Nimmo began the year on fire, but regressed a bit and was then sidelined for nearly a month due to hand and back injuries. When Nimmo returned in late May, his struggles continued, and despite an August surge, his overall numbers were just so-so. Nimmo's poor contact rate - just 67 percent - resulted in 118 strikeouts in 480 at-bats - but his good eye led to 71 walks. He has a long way to go, given that he didn't play high school ball, but the Mets expect him to fill out, move to left field and possibly be a 15-15 candidate down the road for the parent club. That likely won't happen until 2017, but he should begin 2014 at High-A St. Lucie, a much better hitter's park than Savannah, where he played last season.
Nimmo showed a good eye at the plate while making his debut in the New York-Penn League in 2012, drawing a walk in 15 percent of his plate appearances while carrying a .372 OBP. However, he did not make contact very often (71 percent) and it may take him significantly longer to develop moving through the Mets' system after being drafted out of high school in Wyoming in 2011, which limited his experience to Legion Ball. Given the longer development path, and that his ceiling may not be overwhelmingly high anyway, rostering Nimmo may require a league format with very deep minor league reserves.
The Mets drafted Nimmo 13th overall in 2011 despite that the fact that he did not play high school ball while growing up in Wyoming. He signed for $2.1 million just before the signing deadline, enabling him to play 10 games in rookie ball. Nimmo has been projected to possibly be a Von Hayes-like player, but don't expect him to be ready until 2014 at the earliest as he'll make his full-season debut in April.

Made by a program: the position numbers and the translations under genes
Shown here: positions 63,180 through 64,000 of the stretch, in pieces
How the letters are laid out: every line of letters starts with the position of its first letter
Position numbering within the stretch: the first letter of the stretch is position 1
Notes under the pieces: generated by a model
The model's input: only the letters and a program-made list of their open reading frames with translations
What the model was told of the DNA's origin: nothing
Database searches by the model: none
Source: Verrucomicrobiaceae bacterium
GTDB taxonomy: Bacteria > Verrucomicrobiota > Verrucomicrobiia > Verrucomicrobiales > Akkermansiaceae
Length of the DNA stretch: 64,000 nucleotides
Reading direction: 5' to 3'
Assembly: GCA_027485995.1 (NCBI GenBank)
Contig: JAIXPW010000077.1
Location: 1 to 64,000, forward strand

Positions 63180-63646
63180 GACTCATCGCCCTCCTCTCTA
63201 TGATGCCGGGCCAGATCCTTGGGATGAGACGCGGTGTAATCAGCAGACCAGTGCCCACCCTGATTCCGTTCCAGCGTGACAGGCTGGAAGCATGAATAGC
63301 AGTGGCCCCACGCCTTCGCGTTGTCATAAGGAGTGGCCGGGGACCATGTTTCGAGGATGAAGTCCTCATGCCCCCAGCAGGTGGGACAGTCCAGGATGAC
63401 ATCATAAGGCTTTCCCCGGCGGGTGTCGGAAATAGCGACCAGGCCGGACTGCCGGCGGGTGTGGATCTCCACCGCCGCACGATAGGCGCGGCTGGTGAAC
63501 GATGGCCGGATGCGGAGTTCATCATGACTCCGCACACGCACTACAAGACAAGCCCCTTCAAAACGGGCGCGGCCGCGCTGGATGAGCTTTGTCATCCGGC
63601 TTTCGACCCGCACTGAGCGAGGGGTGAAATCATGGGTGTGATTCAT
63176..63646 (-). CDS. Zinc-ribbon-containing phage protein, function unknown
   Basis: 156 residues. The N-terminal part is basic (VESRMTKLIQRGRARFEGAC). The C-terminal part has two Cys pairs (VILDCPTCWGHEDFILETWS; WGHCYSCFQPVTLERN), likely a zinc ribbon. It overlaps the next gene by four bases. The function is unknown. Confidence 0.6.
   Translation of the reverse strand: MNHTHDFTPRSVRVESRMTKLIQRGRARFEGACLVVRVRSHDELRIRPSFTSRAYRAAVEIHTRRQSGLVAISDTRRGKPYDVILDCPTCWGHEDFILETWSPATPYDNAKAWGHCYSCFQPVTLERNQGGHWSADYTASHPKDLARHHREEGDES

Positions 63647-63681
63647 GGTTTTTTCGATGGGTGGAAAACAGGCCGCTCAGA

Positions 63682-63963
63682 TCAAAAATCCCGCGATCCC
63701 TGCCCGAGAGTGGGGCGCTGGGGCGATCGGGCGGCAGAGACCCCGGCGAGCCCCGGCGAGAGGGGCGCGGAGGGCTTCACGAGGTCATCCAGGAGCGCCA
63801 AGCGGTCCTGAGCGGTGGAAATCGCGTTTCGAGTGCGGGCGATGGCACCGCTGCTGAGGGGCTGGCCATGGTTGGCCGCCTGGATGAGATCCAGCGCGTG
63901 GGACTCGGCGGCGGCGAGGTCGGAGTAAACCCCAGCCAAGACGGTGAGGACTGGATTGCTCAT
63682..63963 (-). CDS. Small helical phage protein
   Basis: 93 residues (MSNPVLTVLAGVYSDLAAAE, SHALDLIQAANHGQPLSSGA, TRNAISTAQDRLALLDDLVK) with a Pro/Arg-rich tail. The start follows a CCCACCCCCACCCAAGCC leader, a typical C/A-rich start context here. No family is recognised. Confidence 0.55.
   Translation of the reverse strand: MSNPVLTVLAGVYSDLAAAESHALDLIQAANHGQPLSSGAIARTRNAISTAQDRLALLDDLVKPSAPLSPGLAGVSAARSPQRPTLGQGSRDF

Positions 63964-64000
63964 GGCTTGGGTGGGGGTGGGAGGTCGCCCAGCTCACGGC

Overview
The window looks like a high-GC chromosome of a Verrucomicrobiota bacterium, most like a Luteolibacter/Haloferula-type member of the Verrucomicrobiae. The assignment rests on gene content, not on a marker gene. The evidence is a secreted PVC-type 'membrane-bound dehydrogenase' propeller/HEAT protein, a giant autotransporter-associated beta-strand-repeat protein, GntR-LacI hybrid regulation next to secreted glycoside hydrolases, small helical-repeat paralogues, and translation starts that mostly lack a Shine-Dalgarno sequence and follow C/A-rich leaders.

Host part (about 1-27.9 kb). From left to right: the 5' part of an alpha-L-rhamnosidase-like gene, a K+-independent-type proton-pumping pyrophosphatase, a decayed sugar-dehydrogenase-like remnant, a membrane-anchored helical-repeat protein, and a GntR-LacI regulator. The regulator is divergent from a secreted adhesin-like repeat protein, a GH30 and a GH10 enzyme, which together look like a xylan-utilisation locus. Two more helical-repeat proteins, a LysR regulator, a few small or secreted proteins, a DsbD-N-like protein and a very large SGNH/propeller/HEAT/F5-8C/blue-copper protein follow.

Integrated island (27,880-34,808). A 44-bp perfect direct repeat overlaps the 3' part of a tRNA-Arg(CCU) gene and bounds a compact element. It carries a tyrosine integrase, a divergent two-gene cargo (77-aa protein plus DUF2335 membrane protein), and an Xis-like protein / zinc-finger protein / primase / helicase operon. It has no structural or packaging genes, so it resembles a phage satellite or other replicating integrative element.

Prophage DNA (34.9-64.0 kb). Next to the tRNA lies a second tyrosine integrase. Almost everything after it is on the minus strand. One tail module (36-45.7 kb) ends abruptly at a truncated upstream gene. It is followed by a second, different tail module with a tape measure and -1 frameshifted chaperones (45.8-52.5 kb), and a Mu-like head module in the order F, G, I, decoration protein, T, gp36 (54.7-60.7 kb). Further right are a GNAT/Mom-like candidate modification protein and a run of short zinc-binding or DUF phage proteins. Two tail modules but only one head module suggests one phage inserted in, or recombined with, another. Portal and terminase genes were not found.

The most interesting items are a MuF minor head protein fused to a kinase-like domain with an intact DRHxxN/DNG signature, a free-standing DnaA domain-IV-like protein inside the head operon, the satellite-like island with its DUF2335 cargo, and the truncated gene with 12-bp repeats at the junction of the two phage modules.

More Fantasy News
Not starting Game 1
OFNew York Mets
Finger
May 5, 2021
Nimmo (finger) isn't starting Game 1 of Wednesday's doubleheader against the Cardinals, Justin Toscano of The Bergen Record reports.
ANALYSIS
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Still out Tuesday
OFNew York Mets
Finger
May 4, 2021
Nimmo (finger) is not in the lineup Tuesday against the Cardinals, Deesha Thosar of the New York Daily News reports.
ANALYSIS
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Remains out Monday
OFNew York Mets
Finger
May 3, 2021
Nimmo (finger) will sit Monday against the Cardinals, Anthony DiComo of MLB.com reports.
ANALYSIS
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Out of Sunday's lineup
OFNew York Mets
Finger
May 2, 2021
Nimmo (finger) is not in the lineup Sunday against the Phillies, Tim Healey of Newsday reports.
ANALYSIS
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X-rays negative on finger
OFNew York Mets
Finger
May 1, 2021
Nimmo had X-rays come back negative on his left index finger and was diagnosed with a contusion after exiting Saturday's game against the Phillies, Tim Healey of Newsday reports.
ANALYSIS